2. 2. and BV1mA is 200V. Peak Ft and Fmax are 12 GHz and 45GHz respectively for this process. Extracted on-state resistance is ~2.3Ohm-mm, Cds is ~0.078 pF/mm and off-state capacitance Cgd =Cgs ≈0.27 pF/mm and 0.11 pF/mm at -10V and -40V Vgs, respectively. High breakdown voltage (400V) enables operation at control voltage -60 V and excellent ruggedness. III. FET MODEL AND SWITCH DESIGN To design the SPDT switch a Verilog-A nonlinear passive FET model based on [1] has been developed using Agilent’s ICCAP and implemented in ADS. Various sizes of symmetric devices in CS and CG configuration have been layout and measured to extract proper model and check model device size scaling. Developed AlGaN/GaN PHEMT models are specifically fitted to address the switch design simulations. It provides the flexibility to model Hetero structure Field Effect Transistors for both switch and amplifier applications. Main features of these models are symmetry w.r.t. Drain and Source terminals, better description and fitting of sub-threshold regime and the continuous conduction and charge equations and their derivatives. It enables the elimination of discontinuities in current and capacitance formulations which plagues the typical FET models especially at VDS =0V. Model includes two gate diodes and two linear gate-drain and gate-source resistors to appropriately model the gate current. It also includes appropriate scaling relationships between device geometries including length, width and number of fingers of the device. Dispersion is treated as a frequency dependent output conductance in the form of a RC network between drain and source. Metallization capacitances are formulated in two parts, a gate-width-independent fringing portion and a width-dependent overlap portion. The design goals for developed SPDT switch were; insertion loss≤1 dB, isolation ≥ 30 dB, P0.1 dB ≈100Watt, I/O RL ≥ 10dB in the frequency range DC-6GHz and switching speed <30nS. The simplified switch design circuit configuration and the die picture are shown in Fig. 1a & 1b. Fig. 1a. Simplified Schematic of Fig. 1b. Layout of SPDT Switch SPDT Switch 1940µm x 1100µm x 100µm It consists of two stacked series and two stacked shunt transistors in each arm. Series transistors’ periphery has been selected to satisfy the power design requirements at common port for ON and OFF arm. For the high power switches, the power handling ability is determined by the ability of OFF state transistor to handle the max RF voltage without turning ON and the ability of series FETs to handle max RF current without burning. Following equations have been used to initially estimate series device size. Pmax = Imax 2 * Zo/2 (ON State) (1) And power delivered by single FET device shunt configuration in OFF state is Pmax = (Vbr+Vg) 2 / 2*Zo (OFF State) (2) Where Vg = (Vbr – Vp)/2, and Vbr, Vg and Vp, is the breakdown voltage, the bias voltage, and the pinch-off voltage of the FET. Zo is the characteristic impedance. Once series device size has been estimated, a proper large signal simulation for SPDT was performed with only series FETs in ON and OFF arm connected together without any shunt FET to ensure that both ON and OFF arm could handle >100W. Series FET’s sizes has been adjusted by this method. Same method has been used for shunt FETs. It was ensured that shunt FET could also handle Pin>100W independently. Advantage of stacked FETs is, it distributes RF swing and so higher power handling can be achieved. Disadvantage of stacked FETs is higher Ron. This increases IL and reduces Isolation. Coff of stacked FET is also lower as compared to a single device. This helps to improve isolation of OFF series stacked FETs but affects isolation of ON stack shunt FETs at lower frequencies. Shunt stack FETs also help to improve failures due to VSWR mismatch. The developed AlGaN/GaN PHEMT SPDT was housed in 5x5, 24 pin QFN plastic package. A proper package transition model has been developed and used during SPDT design. IV. MEASUREMENT RESULTS Fig.2. shows test fixture used to measure RF performance of SPDT switch, for thermal reason a large Aluminum heat sink was used. The switch has been characterized for Vc=-40 to - 60V and insignificant change in [S]-parameter and other parameters have been observed. Fig.3 shows measured insertion loss from DC-10GHz. It shows that @ 2GHz IL ~0.4dB and @ 6GHz IL ~0.8dB. Fig. 2. Test Fixture used for Fig. 3. Measured IL vs. Frequency Measurement 2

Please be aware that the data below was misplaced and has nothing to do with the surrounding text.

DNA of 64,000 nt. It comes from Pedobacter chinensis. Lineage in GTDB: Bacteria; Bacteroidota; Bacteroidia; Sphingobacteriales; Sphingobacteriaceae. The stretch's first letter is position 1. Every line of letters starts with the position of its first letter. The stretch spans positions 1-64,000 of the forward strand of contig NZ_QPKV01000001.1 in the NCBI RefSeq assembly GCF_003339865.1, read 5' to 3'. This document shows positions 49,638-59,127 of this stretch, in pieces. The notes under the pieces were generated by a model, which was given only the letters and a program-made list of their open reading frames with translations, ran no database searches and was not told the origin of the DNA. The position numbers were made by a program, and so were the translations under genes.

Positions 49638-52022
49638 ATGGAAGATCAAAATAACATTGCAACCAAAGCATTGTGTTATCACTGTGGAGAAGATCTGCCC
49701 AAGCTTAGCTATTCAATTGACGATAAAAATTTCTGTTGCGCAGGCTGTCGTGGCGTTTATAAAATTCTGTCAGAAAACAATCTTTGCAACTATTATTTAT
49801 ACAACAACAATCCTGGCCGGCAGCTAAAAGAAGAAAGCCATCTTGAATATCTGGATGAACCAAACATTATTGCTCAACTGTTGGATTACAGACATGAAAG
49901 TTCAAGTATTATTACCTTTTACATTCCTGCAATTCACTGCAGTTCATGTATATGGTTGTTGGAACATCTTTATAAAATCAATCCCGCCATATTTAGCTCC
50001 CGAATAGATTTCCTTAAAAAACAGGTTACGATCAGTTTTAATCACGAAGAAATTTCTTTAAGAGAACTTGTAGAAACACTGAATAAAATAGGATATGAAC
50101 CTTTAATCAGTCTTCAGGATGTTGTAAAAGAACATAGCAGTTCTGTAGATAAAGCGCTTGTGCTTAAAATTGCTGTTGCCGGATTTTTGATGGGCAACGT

3. 3. Fig.4. shows return loss of all the ports. It shows that RF input return loss and ON arm output return loss are >20dB over entire frequency range from DC-6GHz. Fig.5 shows Isolation of OFF arm. It shows that @ 2GHz Isolation ~38dB and @ 6GHz Isolation ~30dB. Fig. 4. Measured RL vs. Frequency Fig. 5. Measured Isol vs. Frequency Fig.6 shows measured Pin vs. IL (Pin-Pout) for switch operation in CW mode @ 2GHz. This plot shows that input P0.1dB of the switch is > 50dBm (100W). Fig.7 shows pulsed power compression at 10, 20, 50 & 75% duty cycle @ 3.1GHz, 200µs pulse width was used for testing. Measured pulsed P0.2dB was >126W. CW and Pulsed measurement were done on two different location and unit. The unit used for pulsed has non-optimal bond wire length and so it has slightly higher IL compared to unit used for CW test. With optimum bond wire length pulsed power is supposed to improve. This work is still in progress. Fig. 6. Pin-Pout vs. Pin (P0.1dB) Fig. 7. Pulsed Pout vs. Duty Cycle Fig.8 shows measured IIP3 @ 2GHz and 'f =50GHz. It was most difficult measurement of all. With the use of several isolators and filtering, system intermodulation could not be suppressed enough to ensure a highly accurate DUT intermodulation measurement. Measured IIP3 is ~ +82dBm. Fig.9 shows hot Switching performance measured for RFin= 1 GHz at 0dBm using spectrum analyzer in time domain at different Vcontrol. Measured insertion loss is - 0.4dB and isolation is -42dB or less for all Vc= -30 to -60V. Fig.10 (a) & (b) Switching time is measured using 100 KHz, Vc= -40 V control pulse, for RF= 1GHz. Rise time of control pulse is 32 ns. Measured switching ON and OFF time is ~ 20ns. Fig. 8. IIP3 vs. Pin Fig. 9. Hot Switching IL & ISOL @ Vc= -30 to -60 V, RFin= 1 GHz Fig. 10a. Measured Switch ON Fig. 10b. Measured Switch OFF Time Time TABLE I COMPARATIVE PERFORMANCE OF SPDT GaN SWITCHES Parameters This work [2], [3] [4], [5] [6] Freq. (GHz) DC-6 DC-6 DC-4 DC-3.5 P0.1dB (W) 100 40 25 100 Pulsed Pmax >126W - - - I L (dB) ≤0.8 ≤1.0 ≤0.7 ≤0.97 Isolation (dB) ≥ 30 ≥ 40 ≥ 30 ≥ 18.7 Switch. Speed (nS) On 20 50 30 - Off 20 50 30 - I/O RL (dB) >20 >18 >16 >17.5 IIP3@2GHz 81dBm 66dBm >60dBm - Package 5x5 4x4 5x5 die V. CONCLUSION This paper discusses design and measured performances of a DC-6GHz, 100W SPDT MMIC in a QFN package. To the best of author’s knowledge as shown in Table-I, measured performance in terms of small signal, power, IIP3 and switching speed are one of the best in comparison to any published or commercially available similar SPDT switch. ACKNOWLEDGMENT Authors are thankful to RFMD fab team for helping to make this circuit into real part, Dain Miller and Dan Henry for useful discussion. Authors are also thankful to Gorden Cook, Rick Montgomery for their market feedback, Eric Carpenter for helping as PM, Kalaya Gilstrap for testing the parts. Lin Ng and Lili Gong (assemblers) for doing all assembly work. Gautham Heeraguppe and Gunjan Pandey for helping with 3
  4. 4. PCB design. We are thankful to Trishul VP, Carl Hinshaw and Rob Dry for package design and selection. REFERENCES [1] F. Kharabi, “Modeling of FET Switches” CSICS2012 IEEE, pp.1-4. [2] Charles F. Cambell, and Deep C. Dumka, “Wideband High Power GaN Sic SPDT Switch MMICs,”2010 IEEE MTT-S Int. Microwave Symp., pp.145-148. [3] TGS2351-SM, “DC–6 GHz High Power SPDT Switch,” TriQuint Semiconductor Data Sheet. [4] Raymond S. Pengelly, et al., “A Review of GaN on SiC High Electron- Mobility Power Transistors and MMICs,” IEEE Trans. MTT., vol. 60, no. 6, pp. 2397-2402, June 2012. [5] CMSA30025S, “25 Watt, 0.1-3.0 GHz GaN SPDT Reflective Switch” CREE Data Sheet [6] Hangai, M., Nishino, T., Kamo, Y. and Miyazaki, M., "An Sband 100W GaN Protection Switch," IEEE MTT-S Int. Microwave Symp. Dig., 2007, pp. 1389-1392. 4